DANGER. The assignment of these depends on the quantities. Taking a general rule you can assign the meanings:
OK: the quantity in stock does not yet present a risk of stock shortage (customized for each type of variant).
ALERT: the stock quantity is on the threshold between a safe quantity and the possible stock shortage in case of an unplanned sale.
DANGER: out of stock.
The idea of stock valuation is based on the weighted average cost.
This cost relates the total cost of purchase and the quantity on a given date. Therefore, the stock valuation is recalculated after each stock activity so that it is possible to always have the current stock value.
A product can be sold at different prices. For example, a bottle of wine may be sold individually at a certain price in the store. The same bottle can also be sold at another price for a professional (a restaurant for example) who buys in larger quantities (the selling price will then be lower per unit sold).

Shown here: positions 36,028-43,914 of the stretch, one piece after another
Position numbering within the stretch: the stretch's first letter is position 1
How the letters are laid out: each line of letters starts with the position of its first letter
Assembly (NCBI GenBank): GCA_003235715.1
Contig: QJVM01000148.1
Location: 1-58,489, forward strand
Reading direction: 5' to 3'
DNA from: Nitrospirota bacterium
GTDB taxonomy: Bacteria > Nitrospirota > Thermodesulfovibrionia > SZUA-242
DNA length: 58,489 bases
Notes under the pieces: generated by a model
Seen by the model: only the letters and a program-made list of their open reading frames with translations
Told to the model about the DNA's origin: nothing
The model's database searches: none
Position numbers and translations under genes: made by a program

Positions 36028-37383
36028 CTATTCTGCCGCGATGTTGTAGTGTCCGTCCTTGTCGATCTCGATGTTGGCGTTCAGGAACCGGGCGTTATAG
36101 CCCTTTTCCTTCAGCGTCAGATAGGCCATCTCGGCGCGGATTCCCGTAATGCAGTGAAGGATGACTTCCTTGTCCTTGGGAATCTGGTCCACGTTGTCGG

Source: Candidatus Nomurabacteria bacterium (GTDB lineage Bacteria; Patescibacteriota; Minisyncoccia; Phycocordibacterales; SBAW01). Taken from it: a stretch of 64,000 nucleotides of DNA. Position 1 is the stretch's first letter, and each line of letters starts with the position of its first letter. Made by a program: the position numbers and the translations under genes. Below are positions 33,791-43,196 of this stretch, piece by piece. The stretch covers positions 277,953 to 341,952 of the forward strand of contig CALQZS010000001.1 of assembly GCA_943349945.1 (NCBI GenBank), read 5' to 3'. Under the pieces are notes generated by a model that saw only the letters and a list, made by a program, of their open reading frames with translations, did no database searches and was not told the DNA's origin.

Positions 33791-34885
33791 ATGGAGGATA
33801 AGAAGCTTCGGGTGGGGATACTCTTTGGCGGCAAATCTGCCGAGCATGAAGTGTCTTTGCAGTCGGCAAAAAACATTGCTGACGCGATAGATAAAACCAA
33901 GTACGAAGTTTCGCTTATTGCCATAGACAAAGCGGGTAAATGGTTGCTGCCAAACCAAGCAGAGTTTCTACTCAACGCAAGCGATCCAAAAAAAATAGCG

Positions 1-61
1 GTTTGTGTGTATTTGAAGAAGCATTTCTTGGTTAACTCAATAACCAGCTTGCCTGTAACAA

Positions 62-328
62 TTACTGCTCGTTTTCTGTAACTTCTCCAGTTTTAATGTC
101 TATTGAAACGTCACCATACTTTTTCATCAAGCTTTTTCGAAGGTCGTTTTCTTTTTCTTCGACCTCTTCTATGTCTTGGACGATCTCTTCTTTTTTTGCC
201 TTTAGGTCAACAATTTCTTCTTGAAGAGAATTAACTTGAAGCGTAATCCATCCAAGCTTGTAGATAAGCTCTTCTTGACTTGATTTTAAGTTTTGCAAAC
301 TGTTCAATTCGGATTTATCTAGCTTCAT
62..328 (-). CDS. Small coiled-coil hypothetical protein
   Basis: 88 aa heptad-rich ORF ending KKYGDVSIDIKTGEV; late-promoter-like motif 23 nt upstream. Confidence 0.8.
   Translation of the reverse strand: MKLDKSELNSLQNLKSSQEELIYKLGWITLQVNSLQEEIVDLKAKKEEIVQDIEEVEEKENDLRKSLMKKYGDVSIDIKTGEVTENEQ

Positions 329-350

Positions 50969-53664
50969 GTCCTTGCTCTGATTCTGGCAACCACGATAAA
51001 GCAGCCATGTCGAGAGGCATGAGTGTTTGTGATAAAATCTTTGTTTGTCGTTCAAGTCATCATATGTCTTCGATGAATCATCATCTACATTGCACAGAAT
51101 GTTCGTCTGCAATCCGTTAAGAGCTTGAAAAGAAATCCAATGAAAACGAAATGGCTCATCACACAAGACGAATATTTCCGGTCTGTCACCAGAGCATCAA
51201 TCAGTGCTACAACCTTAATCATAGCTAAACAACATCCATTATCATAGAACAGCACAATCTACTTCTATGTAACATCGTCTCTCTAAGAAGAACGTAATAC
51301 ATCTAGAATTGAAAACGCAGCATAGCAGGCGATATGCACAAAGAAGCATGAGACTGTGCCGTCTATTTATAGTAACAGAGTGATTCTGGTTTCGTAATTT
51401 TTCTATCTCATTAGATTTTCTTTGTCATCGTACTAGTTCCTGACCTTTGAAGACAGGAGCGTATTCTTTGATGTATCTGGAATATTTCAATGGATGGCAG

Thus, depending on the sales context, it is easy to choose the selling price to be applied to the product. The merchant can add as many selling prices (
VariantPrice) as there are price lists (
taxIncluded property of the associated
Price defines which property of
VariantPrice should be used (
variantPrice.price.taxInlucded is true, it should be used the
variantPrice.valueIncludingTax value else it should be used the
In addition to being able to apply several selling prices on the same variant, a merchant can define degressive selling prices with quantity increments.
- When the quantity is between 1 and 5, the first price will be applied:
- When the quantity is between 6 and more, the second price will be applied:
In this sense, it is possible to adjust these variables to perform the sales management of this variant.
Finally it is possible to perceive the power related to all the use cases present in this schema. Each one of them has its fundamental importance in the whole.